• New disease targets. For example, GSK already has a significant investment in the development of medicines for diseases of the developing world. These initiatives include the development of vaccines, antidiarrheals, antimicrobials, and antimalarials. There remains a plethora of diseases afflicting huge segments of the worlds' population that have not been addressed, and there are clear opportunities for companies that are able to overcome equally clear challenges.

• Green building design. There are significant opportunities to reduce our overall environmental footprint through building designs that include consideration of materials, energy use, location, community impact, and so on.

• Changes in sales and marketing. There are currently very large sales and marketing forces traveling throughout huge areas to educate and inform physicians about GSK products. Opportunities for accomplishing the same tasks through advanced telecommunications and Internet applications hold some promise for reducing the impact while maintaining or increasing the effectiveness of the sales force. These same techniques hold additional promise for reaching currently unreached or underserved people groups throughout the world.

• Targeted API delivery. Advances in genomics and proteomics, nanotechnol-ogy, and other areas hold significant promise for delivering the right drug in the right amount at the right time as opposed to the heavy-hammer (particularly in oncology), "one-size-fits-all" approach of modern pharmaceutics. This opportunity is, however, confronted by significant challenges and is clearly a long-term opportunity. Sustainability Challenges. There are significant technological, societal, and political challenges facing implementation of principles of sustainable development in the pharmaceutical industry. These include, but are not limited, to the following:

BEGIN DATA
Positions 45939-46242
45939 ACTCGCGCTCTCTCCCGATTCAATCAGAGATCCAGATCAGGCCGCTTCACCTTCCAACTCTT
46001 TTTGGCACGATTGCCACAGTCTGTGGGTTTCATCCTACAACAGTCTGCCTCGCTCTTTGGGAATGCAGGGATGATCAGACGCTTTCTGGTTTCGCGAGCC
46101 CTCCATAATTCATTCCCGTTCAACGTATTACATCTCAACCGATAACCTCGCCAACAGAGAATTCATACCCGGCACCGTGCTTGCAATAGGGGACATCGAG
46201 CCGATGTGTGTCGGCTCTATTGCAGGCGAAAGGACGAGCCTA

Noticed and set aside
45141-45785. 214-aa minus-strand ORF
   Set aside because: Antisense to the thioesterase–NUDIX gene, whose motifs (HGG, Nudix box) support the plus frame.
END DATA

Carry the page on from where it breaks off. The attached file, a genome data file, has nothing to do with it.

• Healthcare infrastructure. In many parts of the world, there is a very poor or nonexistent healthcare infrastructure. This exacerbates current initiatives for treating diseases such as HIV and prevents the development of additional medicines. A lack of healthcare infrastructure usually is highly correlated with political instability, and this makes the conduct of normal business very difficult.

• Patent protection. Fair patent laws for medicines and the processes used to make them need to be harmonized throughout the world. Adequate patent protection inhibits the discovery and development of new drugs, particularly in those parts of the world that are currently underserved.

• Technology. Significant effort must be undertaken to develop more flexible, efficient, and effective processes to make APIs. A paradigmatic shift is required for the industry to move from batch to continuous processing, but this must be accompanied by a mechanism that makes the switch economically viable.

There is significant capital investment in place for a typical multipurpose chemical plant that is fully functional and will continue to be so. This is also locked in place by regulatory agencies with changes extremely difficult to implement.

• Chemistry. Efforts to demonstrate sustainable chemical synthesis must be undertaken at a scale that is meaningful to the industry.

• Materials. The building blocks for APIs are currently derived almost exclusively from petrochemical sources. New materials, including biologically derived materials, must be developed.